I believe I don’t like pineapple. That belief isn’t going to change.
Changing our habits can be challenging, and in part 1, we saw why. Whether it’s starting a new habit or ditching an old one, any changes we try make will quickly send us to a meet-n’-greet with the beliefs that are tied up with that habit.
Maybe you have trouble regularly checking your finances because we believe you’re not with money and there’s a lot of fear there for you. Maybe you’re afraid to start something new because you believe that you’ll fail. Maybe it’s been really tough to kick your pornography habit because you feel like you’re not good enough no matter what you do, and at least pornography makes you forget that for a while.
About every month or so, I pick up a new business book from the local public library and dive in. I enjoy reading business books as I’ve found that it helps me with the business side of running a practice so that I can be my best for my clients. Recently, I picked up Your Best Year Ever by Michael Hyatt, a book about how to set and achieve goals in your life.
It caught my eye because I’ve been wanting to find time to cultivate new habits. With our family’s sometimes crazy schedule, I was having trouble making the changes I wanted to make. Every time I try to create a new habit, I stopped after a week or so.
If you or someone you know is struggling with some kind of addiction, chances are you've heard the term "trigger" before. What is a trigger? It's anything that activates one's desire to act on the addiction, whether that's using cocaine, watching pornography, or throwing the...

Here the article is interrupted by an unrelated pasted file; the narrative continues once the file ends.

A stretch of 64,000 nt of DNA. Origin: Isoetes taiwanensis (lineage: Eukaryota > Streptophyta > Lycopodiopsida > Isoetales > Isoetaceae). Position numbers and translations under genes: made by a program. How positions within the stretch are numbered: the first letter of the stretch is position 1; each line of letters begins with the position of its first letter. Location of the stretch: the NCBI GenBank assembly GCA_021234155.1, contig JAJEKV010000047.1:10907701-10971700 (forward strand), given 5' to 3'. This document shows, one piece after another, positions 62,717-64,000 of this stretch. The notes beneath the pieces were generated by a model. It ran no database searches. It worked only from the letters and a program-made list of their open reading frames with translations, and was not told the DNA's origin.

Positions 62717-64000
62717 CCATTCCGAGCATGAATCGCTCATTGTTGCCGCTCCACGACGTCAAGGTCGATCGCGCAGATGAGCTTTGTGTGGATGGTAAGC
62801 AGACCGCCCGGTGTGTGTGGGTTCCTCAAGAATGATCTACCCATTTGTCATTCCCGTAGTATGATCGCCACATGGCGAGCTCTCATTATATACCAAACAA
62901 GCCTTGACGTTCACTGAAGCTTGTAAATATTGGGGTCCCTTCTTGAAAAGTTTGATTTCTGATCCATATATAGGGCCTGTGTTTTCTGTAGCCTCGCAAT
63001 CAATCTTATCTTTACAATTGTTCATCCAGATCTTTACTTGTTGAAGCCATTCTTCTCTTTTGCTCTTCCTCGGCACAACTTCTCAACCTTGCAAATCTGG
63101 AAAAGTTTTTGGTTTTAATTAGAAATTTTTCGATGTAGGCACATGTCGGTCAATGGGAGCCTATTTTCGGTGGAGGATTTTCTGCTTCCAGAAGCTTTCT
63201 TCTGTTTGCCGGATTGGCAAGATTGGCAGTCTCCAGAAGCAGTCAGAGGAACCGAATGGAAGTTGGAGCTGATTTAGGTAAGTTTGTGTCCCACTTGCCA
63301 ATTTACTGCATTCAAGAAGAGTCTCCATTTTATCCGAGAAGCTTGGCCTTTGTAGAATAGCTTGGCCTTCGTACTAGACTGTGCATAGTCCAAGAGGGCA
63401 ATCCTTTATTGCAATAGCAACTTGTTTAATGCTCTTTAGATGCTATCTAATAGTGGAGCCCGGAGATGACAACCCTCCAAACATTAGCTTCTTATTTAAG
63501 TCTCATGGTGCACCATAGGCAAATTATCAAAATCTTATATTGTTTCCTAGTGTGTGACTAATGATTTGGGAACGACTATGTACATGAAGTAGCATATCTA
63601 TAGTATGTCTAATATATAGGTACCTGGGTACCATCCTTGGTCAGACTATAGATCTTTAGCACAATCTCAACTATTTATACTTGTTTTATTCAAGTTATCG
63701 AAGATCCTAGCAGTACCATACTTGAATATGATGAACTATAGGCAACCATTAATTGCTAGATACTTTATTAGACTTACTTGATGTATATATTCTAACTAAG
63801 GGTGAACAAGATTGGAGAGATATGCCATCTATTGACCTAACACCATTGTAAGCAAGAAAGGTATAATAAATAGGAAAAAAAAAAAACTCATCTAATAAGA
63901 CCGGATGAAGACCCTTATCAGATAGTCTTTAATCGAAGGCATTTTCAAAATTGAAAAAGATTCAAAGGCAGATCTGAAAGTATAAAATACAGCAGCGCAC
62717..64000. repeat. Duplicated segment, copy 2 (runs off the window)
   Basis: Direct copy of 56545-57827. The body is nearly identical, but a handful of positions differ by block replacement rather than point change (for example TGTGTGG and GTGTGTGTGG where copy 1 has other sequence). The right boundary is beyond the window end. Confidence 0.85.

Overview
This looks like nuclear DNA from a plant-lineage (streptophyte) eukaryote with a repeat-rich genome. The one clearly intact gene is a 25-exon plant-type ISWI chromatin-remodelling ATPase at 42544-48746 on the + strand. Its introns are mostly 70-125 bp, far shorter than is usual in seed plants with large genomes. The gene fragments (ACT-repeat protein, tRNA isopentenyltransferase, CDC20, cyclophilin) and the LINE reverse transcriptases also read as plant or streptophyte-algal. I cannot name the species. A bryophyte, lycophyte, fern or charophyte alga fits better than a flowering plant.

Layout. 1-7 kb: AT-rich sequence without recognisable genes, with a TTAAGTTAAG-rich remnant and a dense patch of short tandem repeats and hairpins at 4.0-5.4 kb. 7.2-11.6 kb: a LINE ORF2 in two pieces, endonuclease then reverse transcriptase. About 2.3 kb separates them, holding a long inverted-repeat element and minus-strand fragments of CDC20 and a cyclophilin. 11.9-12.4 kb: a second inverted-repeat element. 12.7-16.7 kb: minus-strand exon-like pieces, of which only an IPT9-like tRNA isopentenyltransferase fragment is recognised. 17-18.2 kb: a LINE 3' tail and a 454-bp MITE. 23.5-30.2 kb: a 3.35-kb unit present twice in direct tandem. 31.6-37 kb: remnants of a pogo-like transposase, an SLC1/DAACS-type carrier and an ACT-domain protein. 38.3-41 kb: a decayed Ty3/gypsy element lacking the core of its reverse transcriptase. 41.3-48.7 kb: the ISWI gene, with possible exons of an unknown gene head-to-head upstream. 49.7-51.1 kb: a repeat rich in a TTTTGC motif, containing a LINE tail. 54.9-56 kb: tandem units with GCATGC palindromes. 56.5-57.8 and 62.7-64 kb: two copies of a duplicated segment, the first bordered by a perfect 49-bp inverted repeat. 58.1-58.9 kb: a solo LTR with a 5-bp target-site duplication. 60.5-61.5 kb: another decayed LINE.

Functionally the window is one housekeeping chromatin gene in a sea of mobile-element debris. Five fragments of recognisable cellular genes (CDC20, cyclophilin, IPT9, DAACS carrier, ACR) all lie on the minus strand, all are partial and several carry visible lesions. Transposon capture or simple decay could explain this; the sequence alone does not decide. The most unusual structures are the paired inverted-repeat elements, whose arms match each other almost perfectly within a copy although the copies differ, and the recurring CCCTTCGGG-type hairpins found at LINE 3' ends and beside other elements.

“Learning to slow down,” an image of a snail, a snail is slow… You get it.
Learning to slow down in our fast-paced society is so difficult, but lately I’ve been realizing just how important it really is. Some of the last few posts I’ve written in this blog have been less focused on tips, advice, and other forms of useful content that I’ve always felt a lot of pressure to produce.
What are the pro and cons of twelve-step programs? In the early 20th century, Bill Wilson founded Alcoholics Anonymous in an attempt to address and ultimately cure his confounding and baffling condition. The approach and philosophy of AA are based on medical insights, ancient spiritual traditions, and consultation with a handful of psychologists and more than a few alcoholics.
Today, AA and other 12-step programs are easily the most widely known and available support for addiction. Although AA is the original, many splinter groups have formed based on the same 12-step philosophy, including Narcotics Anonymous, Sex Addicts Anonymous, and Debtors Anonymous.
I’ve often referred clients to twelve-step groups if I think they’d be a good fit for such a group and if they’d likely find it helpful. But I’ve realized that AA and its variations aren’t for everyone. Here are some of my thoughts about the pros and cons of twelve-step programs to help you determine what’s right for you.